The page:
1. "Children of Men" (2006) Director: Alfonso Cuarón DP: Emmanuel Lubezki

And here we are, breaking our one-entry-per-director guideline, not for Tarkovsky or Kubrick or PTA or Scorsese, but for Best Director Oscar winner Alfonso Cuarón. But there's no getting away from the flat-out amazingness of this scene, which famously required days to shoot, whole new rigs to be built and which at one point Cuarón was convinced they hadn't got because of blood splatter on the camera lens. But as much as the technical heights it scales cannot be underestimated ("Gravity" after all, was hugely complex but somehow more controllable than this shot with all its variables of vehicles, characters, performance, timing etc), most impressive to us is the fact that this scene is one which, the first or second time out, we didn't even register as a one-take wonder. So wrapped up were we in the story that the craft only ever worked on us in a completely subconscious manner (as opposed, for example, to the other fantastic, emotional long shot of Clive Owen walking through the ruined hospital with the baby, whose length and grace we actively noticed). This long take, that breaks so many long take "rules" (like how the truly shocking moment happens not at the end but in the middle) is for us simply the supreme example of masterful, accomplished filmmaking being put in service of sky-high dramatic stakes.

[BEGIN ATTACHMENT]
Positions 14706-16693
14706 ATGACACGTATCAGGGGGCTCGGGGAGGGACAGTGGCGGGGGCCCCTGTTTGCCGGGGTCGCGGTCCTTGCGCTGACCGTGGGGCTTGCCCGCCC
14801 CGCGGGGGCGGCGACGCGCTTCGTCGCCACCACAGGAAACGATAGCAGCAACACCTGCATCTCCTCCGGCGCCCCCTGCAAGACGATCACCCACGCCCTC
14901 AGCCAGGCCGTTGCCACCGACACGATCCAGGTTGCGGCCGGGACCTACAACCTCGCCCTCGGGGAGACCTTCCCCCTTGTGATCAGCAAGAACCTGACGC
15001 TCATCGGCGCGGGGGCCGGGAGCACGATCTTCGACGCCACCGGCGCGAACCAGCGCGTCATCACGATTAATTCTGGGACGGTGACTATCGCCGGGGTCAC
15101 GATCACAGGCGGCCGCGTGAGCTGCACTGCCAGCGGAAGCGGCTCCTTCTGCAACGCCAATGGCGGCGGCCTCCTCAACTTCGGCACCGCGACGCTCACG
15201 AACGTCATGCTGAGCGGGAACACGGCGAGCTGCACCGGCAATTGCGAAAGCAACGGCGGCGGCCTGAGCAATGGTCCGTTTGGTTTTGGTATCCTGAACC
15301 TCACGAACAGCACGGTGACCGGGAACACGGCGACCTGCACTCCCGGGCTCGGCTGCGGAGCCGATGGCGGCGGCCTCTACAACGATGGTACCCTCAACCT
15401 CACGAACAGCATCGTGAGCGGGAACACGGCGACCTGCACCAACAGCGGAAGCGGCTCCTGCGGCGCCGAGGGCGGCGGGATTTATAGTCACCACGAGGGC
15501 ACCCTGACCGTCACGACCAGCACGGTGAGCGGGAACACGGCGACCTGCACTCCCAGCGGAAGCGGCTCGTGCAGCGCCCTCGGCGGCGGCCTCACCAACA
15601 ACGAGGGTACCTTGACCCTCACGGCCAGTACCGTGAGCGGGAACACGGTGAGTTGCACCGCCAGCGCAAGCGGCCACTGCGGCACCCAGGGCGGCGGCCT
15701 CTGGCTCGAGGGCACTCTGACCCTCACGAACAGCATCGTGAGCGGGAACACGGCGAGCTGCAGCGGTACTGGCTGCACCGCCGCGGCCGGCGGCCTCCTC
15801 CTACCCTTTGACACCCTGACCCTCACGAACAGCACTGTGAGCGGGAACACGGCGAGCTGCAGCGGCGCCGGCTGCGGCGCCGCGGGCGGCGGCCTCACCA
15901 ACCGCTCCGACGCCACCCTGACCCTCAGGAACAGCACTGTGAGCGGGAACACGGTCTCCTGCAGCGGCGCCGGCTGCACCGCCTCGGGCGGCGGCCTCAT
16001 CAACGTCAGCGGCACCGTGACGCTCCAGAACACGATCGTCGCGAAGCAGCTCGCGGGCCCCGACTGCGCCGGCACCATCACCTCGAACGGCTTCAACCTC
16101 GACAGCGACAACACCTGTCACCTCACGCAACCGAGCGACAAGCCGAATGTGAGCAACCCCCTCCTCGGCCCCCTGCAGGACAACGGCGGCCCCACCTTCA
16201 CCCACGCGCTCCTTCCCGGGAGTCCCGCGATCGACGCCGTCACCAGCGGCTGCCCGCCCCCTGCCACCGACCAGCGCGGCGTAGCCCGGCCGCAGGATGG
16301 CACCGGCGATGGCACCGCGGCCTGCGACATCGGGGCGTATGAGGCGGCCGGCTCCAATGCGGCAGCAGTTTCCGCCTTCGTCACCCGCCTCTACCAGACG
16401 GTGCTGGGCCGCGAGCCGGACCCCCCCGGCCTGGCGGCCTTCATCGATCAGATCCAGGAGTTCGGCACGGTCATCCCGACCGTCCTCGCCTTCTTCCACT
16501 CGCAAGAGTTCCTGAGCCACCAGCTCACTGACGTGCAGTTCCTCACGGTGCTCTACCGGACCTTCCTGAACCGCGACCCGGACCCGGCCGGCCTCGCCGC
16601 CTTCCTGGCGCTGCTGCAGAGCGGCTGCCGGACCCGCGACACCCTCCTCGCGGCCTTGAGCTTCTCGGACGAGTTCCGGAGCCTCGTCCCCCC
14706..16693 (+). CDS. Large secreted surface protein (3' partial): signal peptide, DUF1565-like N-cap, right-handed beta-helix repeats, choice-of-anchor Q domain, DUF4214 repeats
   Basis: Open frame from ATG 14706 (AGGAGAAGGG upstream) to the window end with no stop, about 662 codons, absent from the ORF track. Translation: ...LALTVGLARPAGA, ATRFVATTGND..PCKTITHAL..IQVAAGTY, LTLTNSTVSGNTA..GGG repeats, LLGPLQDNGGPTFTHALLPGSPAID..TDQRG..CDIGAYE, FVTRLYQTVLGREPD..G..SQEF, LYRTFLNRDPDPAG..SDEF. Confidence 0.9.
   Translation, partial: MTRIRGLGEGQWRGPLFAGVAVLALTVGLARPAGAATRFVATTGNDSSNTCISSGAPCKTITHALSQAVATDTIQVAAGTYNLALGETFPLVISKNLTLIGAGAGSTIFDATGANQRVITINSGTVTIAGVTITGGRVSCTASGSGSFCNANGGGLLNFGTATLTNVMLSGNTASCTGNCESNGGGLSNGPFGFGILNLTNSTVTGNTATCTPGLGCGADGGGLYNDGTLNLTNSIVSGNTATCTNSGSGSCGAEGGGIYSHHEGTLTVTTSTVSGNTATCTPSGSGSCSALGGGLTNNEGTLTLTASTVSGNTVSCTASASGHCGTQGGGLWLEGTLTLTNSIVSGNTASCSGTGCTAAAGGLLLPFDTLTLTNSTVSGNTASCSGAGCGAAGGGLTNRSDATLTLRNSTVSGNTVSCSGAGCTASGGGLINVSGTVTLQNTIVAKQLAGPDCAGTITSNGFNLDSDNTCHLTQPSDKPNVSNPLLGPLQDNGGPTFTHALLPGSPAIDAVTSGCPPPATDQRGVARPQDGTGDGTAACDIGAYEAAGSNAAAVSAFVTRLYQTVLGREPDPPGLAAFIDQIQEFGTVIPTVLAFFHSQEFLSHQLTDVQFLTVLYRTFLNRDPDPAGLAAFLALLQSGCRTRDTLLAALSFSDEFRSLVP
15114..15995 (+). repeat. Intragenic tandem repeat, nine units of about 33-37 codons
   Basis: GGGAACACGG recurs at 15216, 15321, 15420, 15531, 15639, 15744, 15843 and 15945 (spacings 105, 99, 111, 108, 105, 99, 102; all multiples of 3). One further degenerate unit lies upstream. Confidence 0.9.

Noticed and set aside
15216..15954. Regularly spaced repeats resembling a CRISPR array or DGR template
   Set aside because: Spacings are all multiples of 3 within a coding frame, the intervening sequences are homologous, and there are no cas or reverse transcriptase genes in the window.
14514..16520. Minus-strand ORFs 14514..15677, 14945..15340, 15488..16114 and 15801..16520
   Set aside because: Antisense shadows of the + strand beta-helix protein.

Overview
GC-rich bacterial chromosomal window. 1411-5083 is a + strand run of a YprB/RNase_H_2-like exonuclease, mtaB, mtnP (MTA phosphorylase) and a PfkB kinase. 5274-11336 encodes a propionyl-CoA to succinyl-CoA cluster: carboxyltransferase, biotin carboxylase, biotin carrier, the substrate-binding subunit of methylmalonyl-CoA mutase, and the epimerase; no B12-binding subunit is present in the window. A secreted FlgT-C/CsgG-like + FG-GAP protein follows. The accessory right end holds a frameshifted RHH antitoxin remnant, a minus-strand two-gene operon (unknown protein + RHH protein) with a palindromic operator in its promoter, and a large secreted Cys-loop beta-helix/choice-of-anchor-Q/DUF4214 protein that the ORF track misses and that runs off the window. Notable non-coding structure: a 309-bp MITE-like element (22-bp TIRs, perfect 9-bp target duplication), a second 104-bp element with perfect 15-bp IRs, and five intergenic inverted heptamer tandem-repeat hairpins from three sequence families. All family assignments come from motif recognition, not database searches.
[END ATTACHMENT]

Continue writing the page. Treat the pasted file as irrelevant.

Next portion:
Notable by their absence are a few no-brainer films that we excluded because they almost feel like they have a different agenda. So “Russian Ark” which is of course all one take, Hitchcock’s “Rope,” which is stitched together to give the impression of takes even longer than they actually were, Mike Figgis’ “Timecode,” with its real-time split-screen long takes and Michael Snow’s “Wavelength” which is an experiment in long takes, do not appear but are all instructive for devotees of this sort of thing.

And there are some that just missed the cut: the introduction of the ship and its inhabitants in Joss Whedon’s “Serenity” is a terrific example of establishing geography and character with wit and economy; Tarantino’s voyage around the teahouse in “Kill Bill Vol 1” is a fun ride; Gus Van Sant’s “Elephant” and “Last Days” both contain several very long takes (some might say tryingly so); as does Robert Siodmak’s “The Killers.” Hitchcock examples from “Frenzy” and “Young and Innocent,” the first-person intro of Kathryn Bigelow’s “Strange Days” and the initial, journey-through-the-galaxy intro to “Contact” were all also considered, while long takes that are more static, such as those that characterize the work of Michael Haneke or Steve McQueen’s along with very long takes that are more about dialogue or monologues than action or camera hi jinks, such as in Linklater’s “Before”  trilogy or one-man-shows like “Bronson” we’re also saving for another day. 

But let us know the favorite one of yours that we missed, or how you feel about striking the balance between form and content in film criticism, below.